1. This is an appeal against the order of the District Judge of South Malabar in an insolvency matter. The appellant, a creditor of the insolvent, has put in a claim before the Official Receiver for an amount which he says is due to him from the insolvent. The learned District Judge has found that the Official Receiver is entitled to set off against that claim a time-barred debt due from the creditor to the insolvent. I do not think it can be disputed, and I did not understand Mr. Anantaraman for the Official Receiver to dispute, that a creditor in an insolvency can prove only a debt which at the date of the adjudication has not become time barred. If we examine Sections 34 and 28(2) of the Provincial Insolvency Act, I do not think that there can be any doubt on that point. But It is suggested that, although the creditor cannot recover from the insolvent a time-barred debt and although a day before he is adjudged insolvent the insolvent himself could not set off against the creditor a time-barred claim, the Official Receiver has a higher right and can set off against the creditor's claim a time-barred claim. That appears to me to be a very startling proposition. Mr. Anantaraman argued that it can be founded on the wording of Section 46 of the Provincial Insolvency Act. That section runs :
Where there have been mutual dealings between an insolvent and a creditor proving or claiming to prove a debt under this Act, an account shall be taken of what is due from the one party to the other in respect of such mutual dealings, and the sum due from the one party shall be set off against any sum due from the other party, and the balance of the account, and no more, shall be claimed or paid on either side respectively.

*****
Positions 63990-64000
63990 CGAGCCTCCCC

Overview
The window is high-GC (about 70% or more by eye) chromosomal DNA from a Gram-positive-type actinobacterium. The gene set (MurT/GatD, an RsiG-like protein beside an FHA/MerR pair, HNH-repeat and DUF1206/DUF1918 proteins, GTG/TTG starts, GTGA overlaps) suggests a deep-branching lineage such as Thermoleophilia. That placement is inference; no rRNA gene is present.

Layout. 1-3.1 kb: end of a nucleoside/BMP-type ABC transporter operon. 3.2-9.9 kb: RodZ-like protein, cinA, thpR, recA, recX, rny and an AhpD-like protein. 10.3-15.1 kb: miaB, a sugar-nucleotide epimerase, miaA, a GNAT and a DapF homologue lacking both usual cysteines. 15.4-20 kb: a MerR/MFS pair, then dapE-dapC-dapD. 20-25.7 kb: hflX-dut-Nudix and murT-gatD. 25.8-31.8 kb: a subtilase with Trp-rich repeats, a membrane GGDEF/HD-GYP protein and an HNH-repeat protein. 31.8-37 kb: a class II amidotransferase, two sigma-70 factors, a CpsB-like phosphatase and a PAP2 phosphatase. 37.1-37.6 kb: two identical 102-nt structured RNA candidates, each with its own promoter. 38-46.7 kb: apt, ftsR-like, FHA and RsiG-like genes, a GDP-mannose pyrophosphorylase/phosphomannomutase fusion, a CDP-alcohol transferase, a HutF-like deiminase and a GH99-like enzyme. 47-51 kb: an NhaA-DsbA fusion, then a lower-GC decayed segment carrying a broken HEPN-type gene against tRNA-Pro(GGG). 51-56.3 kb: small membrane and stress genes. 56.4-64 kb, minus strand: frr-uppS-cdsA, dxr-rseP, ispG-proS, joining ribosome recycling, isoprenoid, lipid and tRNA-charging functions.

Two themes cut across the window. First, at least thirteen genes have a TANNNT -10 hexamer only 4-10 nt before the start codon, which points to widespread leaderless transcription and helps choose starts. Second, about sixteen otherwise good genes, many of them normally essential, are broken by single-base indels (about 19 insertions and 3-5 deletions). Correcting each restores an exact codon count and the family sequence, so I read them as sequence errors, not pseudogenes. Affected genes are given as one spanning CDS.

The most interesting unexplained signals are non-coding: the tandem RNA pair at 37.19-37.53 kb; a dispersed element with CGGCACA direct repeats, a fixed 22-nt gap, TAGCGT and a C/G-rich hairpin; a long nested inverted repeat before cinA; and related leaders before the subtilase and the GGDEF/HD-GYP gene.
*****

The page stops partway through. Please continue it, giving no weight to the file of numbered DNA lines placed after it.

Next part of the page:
2. Now in that section Mr. Anantaraman contends 'due' does not mean 'legally recoverable' but 'justly due'; and he has pointed out that in Section 60 of the Contract Act 'due' is used of a debt which is no longer legally recoverable from the debtor but which is actually and justly due from him. No doubt the word 'due' is used in that sense in Section 60 of the Contract Act; but we have to ascertain in what sense it is used in Section 46 of the Provincial Insolvency Act. I think that, if we try to work that section out, there can be no doubt that 'due' as used in it means 'legally recoverable' because, if it includes not only debts which are legally recoverable but also debts which have become time-barred, then that meaning of the word must apply to both parties, and, if we take into account what is due otherwise than legally recoverable from the insolvent to the creditor and from the creditor to the insolvent and arrive at the balance in the way indicated in the section, the balance may well be in favour of the creditor by reason of a time-barred debt due to him. The result of that would be that under the Insolvency Act a creditor could recover a time-barred debt, which I think is entirely out of the question. For that reason alone without discussing the matter further, I may mention neither side has been able to find any authority on this point, it appears to me clear that the learned District Judge's view of the matter is wrong and that the Official Receiver in this case has no right to set off against the creditor's claim a time-barred claim against the creditor.